Long Covid May Affect Life Quality More Than Some Cancers 2023
A new study found that fatigue impacts long-term Covid users’ everyday lives more than some malignancies. UCL and Exeter lead the study. The NIHR-funded study, published in BMJ Open, evaluates the effects of long Covid on over 3,750 patients who were sent to a long Covid clinic and utilized a digital app as part of their NHS care.
The app questioned patients how long Covid affected their daily activities, weariness, sadness, anxiety, dyspnea, brain fog, and quality of life.
The researchers found that many long-term Covid patients were severely ill and had tiredness ratings worse or equivalent to cancer-related anemia or severe renal damage. They had worse health-related quality of life than individuals with advanced metastatic malignancies such stage IV lung cancer.
“Up to around 17% of people who get Covid go on to develop long Covid,” stated Dr. Henry Goodfellow, who co-led the study with the late Professor Elizabeth Murray (UCL Institute of Epidemiology & Health). The condition’s daily effects on sufferers are unclear.
Long Covid impaired daily activities more than stroke and Parkinson’s disease.
“Our results show that long Covid can have a devastating effect on patients’ lives, with fatigue having the biggest impact on everything from social activities to work, chores, and maintaining close relationships.”
The experts think that extended Covid may have a major economic and social impact on the nation.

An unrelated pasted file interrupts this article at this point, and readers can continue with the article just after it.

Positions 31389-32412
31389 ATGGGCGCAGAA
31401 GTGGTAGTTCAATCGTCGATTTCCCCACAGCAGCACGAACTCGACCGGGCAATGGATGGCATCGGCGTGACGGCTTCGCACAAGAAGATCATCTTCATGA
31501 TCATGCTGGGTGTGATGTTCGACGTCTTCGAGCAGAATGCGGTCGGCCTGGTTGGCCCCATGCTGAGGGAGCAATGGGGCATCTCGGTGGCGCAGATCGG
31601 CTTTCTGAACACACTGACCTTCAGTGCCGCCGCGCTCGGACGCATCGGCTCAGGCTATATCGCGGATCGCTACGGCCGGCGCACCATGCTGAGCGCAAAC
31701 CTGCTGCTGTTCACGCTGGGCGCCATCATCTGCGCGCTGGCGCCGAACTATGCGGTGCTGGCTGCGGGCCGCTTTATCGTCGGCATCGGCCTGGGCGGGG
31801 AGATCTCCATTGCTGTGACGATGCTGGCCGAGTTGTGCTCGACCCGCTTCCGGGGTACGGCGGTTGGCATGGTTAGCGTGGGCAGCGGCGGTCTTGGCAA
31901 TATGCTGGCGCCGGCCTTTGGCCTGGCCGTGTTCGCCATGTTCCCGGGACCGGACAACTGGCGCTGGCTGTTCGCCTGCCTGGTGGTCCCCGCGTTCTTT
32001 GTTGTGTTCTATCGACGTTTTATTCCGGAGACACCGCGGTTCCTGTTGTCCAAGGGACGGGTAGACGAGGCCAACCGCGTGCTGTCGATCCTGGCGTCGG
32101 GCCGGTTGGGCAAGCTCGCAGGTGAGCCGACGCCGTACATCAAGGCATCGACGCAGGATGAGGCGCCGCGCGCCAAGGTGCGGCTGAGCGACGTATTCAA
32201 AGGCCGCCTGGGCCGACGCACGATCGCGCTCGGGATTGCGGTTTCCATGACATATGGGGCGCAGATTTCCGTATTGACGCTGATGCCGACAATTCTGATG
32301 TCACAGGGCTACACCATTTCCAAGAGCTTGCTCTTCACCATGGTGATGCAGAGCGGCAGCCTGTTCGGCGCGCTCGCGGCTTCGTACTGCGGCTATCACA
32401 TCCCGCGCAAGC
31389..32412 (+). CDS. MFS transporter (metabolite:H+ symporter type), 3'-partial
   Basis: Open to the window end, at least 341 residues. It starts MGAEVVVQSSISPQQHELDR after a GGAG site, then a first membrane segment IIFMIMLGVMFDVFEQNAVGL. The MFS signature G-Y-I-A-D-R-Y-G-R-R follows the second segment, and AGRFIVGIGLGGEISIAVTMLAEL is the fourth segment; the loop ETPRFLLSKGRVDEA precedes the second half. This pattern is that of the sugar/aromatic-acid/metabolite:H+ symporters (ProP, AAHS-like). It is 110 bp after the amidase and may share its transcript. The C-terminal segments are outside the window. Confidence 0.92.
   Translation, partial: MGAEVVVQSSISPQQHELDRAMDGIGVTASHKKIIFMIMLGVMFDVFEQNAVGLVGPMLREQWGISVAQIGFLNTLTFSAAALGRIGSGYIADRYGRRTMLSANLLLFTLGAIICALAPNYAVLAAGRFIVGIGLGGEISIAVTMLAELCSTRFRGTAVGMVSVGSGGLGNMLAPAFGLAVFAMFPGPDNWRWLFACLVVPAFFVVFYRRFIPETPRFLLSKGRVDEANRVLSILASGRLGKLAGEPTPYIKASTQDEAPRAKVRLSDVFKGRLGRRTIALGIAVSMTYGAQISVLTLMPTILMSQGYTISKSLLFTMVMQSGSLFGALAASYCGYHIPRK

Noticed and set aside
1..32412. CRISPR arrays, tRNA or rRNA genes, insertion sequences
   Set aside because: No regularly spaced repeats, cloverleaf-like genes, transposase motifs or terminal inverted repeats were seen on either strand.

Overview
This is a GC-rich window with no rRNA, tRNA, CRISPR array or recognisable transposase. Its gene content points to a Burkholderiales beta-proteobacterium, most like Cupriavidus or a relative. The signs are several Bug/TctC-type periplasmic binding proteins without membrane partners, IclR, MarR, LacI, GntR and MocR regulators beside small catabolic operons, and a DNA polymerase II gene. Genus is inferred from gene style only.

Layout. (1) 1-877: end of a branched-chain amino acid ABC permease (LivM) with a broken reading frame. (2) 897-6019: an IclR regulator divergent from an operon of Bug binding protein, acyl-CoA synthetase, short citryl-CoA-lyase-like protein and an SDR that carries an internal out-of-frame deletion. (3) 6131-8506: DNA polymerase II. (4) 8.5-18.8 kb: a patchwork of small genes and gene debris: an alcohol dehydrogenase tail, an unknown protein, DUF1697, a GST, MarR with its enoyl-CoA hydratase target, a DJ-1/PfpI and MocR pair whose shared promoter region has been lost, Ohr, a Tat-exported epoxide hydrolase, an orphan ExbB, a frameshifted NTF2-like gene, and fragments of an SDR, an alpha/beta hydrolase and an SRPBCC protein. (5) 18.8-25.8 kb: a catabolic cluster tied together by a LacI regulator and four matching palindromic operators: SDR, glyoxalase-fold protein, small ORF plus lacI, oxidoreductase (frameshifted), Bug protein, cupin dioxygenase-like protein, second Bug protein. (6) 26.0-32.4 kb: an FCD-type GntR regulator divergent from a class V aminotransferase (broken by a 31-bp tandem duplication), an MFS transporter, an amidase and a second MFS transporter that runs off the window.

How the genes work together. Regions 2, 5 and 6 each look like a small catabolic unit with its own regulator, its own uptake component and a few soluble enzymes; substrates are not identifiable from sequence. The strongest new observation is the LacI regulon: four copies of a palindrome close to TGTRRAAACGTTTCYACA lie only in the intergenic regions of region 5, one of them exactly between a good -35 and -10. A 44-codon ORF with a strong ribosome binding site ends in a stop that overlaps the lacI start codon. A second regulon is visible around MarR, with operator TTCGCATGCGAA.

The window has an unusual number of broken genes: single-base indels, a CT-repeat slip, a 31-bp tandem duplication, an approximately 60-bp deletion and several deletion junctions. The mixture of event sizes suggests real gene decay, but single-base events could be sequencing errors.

After an acute infection, a patient must have long Covid symptoms for 12 weeks to be sent to a clinic. Over 90% of lengthy Covid app users were working-age (18–65), and 51% had missed at least one day of work in the preceding month, with 20% unable to work at all.
Patients were 71% female. Long Covid may strain already-stretched health and social care resources because most workers are working-age women.
Dr. Goodfellow said: “We hope that a greater understanding of the symptoms and impact of long Covid in these patients will help the NHS and policymakers to target limited resources by adapting existing services and designing new ones to better meet the needs of patients with long Covid.”
As of July 2022, 1.4 million Brits have long Covid symptoms, according to the ONS. Breathlessness, anxiety, despair, and cognitive fog often accompany weariness.
This is the first study to examine how the disease affects daily functioning and health-related quality of life in individuals referred for specialised rehabilitation in extended Covid clinics across England. “Our findings show that fatigue should be an important focus for clinical care and rehabilitation service design,” stated Dr. Goodfellow.
“Post-Covid assessment services should consider assessing and treating fatigue to maximize recovery and return to work for long-term Covid patients.” “Long Covid is an invisible condition, and many people are left trying to manage significant changes to how they can function,” said Exeter Medical School co-author Professor William Henley.
Our research shows that long-term Covid can worsen tiredness and quality of life than some malignancies, although support and knowledge are lower. We urgently need additional research to establish evidence-based interventions to help patients manage this terrible new illness.”